Here are the top five things you need to know in financial markets on Friday, March 15:
1. Pound steady as U.K. prepares for 3rd Brexit vote
The pound was little changed against the dollar on Friday amid news that the U.K. Prime Minister Theresa May plans to ask the British parliament to vote on her twice-defeated deal to leave the European Union for a third time next Wednesday.
May will attempt to convince die-hard Brexiteers in her own party that – since there is no majority in parliament for leaving without a transitional deal – the deal she penned with the EU is the only other option.
May’s government narrowly held on to control of the Brexit process during Thursday’s round of votes. Most analysts believe that her deal – or a rough version of it – is the most likely outcome, even if it comes with a slight delay.
A no-deal “hard” Brexit is still the legal default option, as the EU has said that it will accept no further haggling. That makes the deal May is attempting to pass through Parliament a “take it or leave it” choice.
Relief that British politicians showed enough desire to avoid leaving the EU with no deal has sent the pound up more than 1% against the euro this week and more than 2% against the dollar.
2. Facebook shares drop 2% as top executives hit the exit
Two top executives are leaving Facebook, just days after the social media giant announced it plans to focus in future on encrypted messaging.
The leadership shakeup comes as it faces government investigations over how it has handled user data.
Chris Cox, the company’s chief product officer who has been at the company since 2005, told Facebook he was leaving on Monday.
Cox would have overseen Mark Zuckerberg’s plan to merge Facebook, WhatsApp and Instagram into one as it moves to focus on keeping its services better encrypted.
“As Mark has outlined, we are turning a new page in our product direction, focused on an encrypted, interoperable, messaging network … This will be a big project and we will need leaders who are excited to see the new direction through,” Cox said in a Facebook post.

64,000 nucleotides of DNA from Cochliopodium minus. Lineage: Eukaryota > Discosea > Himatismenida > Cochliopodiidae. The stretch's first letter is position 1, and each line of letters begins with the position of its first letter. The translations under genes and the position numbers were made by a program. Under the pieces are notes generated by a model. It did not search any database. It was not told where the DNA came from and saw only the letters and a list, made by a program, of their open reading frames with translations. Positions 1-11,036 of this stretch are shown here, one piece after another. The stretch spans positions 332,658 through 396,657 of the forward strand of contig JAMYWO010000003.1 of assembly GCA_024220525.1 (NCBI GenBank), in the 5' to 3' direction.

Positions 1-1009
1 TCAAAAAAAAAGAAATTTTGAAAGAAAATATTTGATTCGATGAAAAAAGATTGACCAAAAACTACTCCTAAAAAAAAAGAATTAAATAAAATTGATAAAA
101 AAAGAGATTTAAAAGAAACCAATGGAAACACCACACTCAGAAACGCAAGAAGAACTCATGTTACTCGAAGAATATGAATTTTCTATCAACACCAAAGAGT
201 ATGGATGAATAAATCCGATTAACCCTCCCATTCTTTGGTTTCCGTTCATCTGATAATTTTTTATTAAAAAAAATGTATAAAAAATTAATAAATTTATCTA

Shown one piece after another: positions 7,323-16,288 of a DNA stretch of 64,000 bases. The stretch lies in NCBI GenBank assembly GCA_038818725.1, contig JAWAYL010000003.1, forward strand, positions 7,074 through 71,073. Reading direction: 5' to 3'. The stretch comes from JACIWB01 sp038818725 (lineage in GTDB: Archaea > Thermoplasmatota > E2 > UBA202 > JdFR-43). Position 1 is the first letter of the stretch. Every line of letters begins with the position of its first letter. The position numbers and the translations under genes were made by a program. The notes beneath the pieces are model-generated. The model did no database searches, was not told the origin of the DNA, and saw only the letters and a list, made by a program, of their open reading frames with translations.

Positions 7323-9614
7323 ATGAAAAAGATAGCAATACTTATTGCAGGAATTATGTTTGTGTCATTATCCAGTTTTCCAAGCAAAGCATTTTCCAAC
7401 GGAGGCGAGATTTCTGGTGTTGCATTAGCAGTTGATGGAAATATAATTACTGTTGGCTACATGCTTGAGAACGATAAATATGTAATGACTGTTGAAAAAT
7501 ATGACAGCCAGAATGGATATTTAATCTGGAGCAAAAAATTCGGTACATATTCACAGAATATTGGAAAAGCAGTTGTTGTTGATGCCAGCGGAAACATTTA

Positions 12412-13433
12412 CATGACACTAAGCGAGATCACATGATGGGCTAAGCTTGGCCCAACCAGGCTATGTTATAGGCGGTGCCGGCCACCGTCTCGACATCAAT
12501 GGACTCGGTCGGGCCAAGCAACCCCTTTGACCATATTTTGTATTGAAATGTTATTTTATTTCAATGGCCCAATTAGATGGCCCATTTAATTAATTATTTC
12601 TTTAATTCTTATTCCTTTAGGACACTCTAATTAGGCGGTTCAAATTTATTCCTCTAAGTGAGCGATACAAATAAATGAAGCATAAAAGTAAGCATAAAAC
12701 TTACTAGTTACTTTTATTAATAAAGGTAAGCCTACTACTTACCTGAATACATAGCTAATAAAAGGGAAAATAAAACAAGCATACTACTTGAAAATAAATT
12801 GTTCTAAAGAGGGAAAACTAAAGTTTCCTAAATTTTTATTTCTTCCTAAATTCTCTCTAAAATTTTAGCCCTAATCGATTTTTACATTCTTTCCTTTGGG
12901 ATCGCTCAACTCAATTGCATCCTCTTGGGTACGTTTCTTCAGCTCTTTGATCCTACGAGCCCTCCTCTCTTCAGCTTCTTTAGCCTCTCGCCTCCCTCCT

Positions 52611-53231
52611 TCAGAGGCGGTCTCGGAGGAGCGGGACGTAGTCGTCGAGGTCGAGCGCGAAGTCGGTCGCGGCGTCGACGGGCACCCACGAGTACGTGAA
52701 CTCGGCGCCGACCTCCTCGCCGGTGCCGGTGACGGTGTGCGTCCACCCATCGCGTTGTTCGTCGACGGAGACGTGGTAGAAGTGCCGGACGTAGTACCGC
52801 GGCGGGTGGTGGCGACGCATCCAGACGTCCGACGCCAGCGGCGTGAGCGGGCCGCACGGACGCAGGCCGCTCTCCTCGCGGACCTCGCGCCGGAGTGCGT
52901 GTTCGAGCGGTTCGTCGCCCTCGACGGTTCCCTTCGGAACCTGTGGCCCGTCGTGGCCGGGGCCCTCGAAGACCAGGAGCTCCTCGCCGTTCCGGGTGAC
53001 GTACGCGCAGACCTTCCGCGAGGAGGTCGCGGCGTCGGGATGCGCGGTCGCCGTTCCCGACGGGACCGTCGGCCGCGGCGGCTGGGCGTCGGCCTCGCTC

Meanwhile, WhatsApp Vice President Chris Daniels is also departing, and will be replaced by Will Cathcart.
Shares in Facebook (NASDAQ:FB) were down around 2% in premarket trading on Friday.
3. Markets expect U.S. consumers mood to brighten
On the data front Friday, markets will focus on the University of Michigan’s preliminary reading of consumer sentiment at 10:00 AM ET (14:00 GMT).
Economists expect the index to climb to 95.3, recovering further from what had been its lowest level since October 2016 at the beginning of the year when consumers were worried over the impact of the government shutdown.
Also on the economic calendar Friday, investors will watch readings on the state of manufacturing in the New York area, industrial production across the country and the Job Openings and Labor Turnover survey, known as JOLTs.
4. News of U.S.-China trade progress boost stocks
Adding to developments surrounding Brexit, news of further trade talks between the U.S. and China boosted sentiment on Friday.
Chinese Vice Premier Liu He spoke by telephone with U.S. Treasury Secretary Steven Mnuchin and U.S. Trade Representative Robert Lighthizer, with the two sides making further substantive progress on trade talks, Xinhua news agency reported on Friday.
Mnuchin cautioned that the leaders of the two countries were unlikely to hold a summit to sign off on an agreement until at least April, dashing hopes for a deal before the end of the month.
U.S. futures also pointed to a higher open on Friday. At 5:44 AM ET (9:44 GMT), the blue-chip Dow futures was up 79 points, or 0.3%, S&P 500 futures had advanced 8 points, or 0.3%, while the Nasdaq 100 futures traded up 31 points, or 0.4%.
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5. Oil hits fresh 2019 high as IEA forecasts tighter market
Oil pressed higher on Friday, marking fresh highs for the year, as the International Energy Agency forecast stronger demand for the commodity and suggested that the market could enter a deficit as soon as the second quarter of this year.
According to the agency, there could be a modest surplus in the first quarter, but expects a deficit of around 500,000 barrels a day in the following three months.
“At the same time, (OPEC) production cuts have increased the spare capacity cushion. This is especially important now as economic sentiment is becoming more pessimistic and the global economy could be entering a vulnerable period,” the IEA added.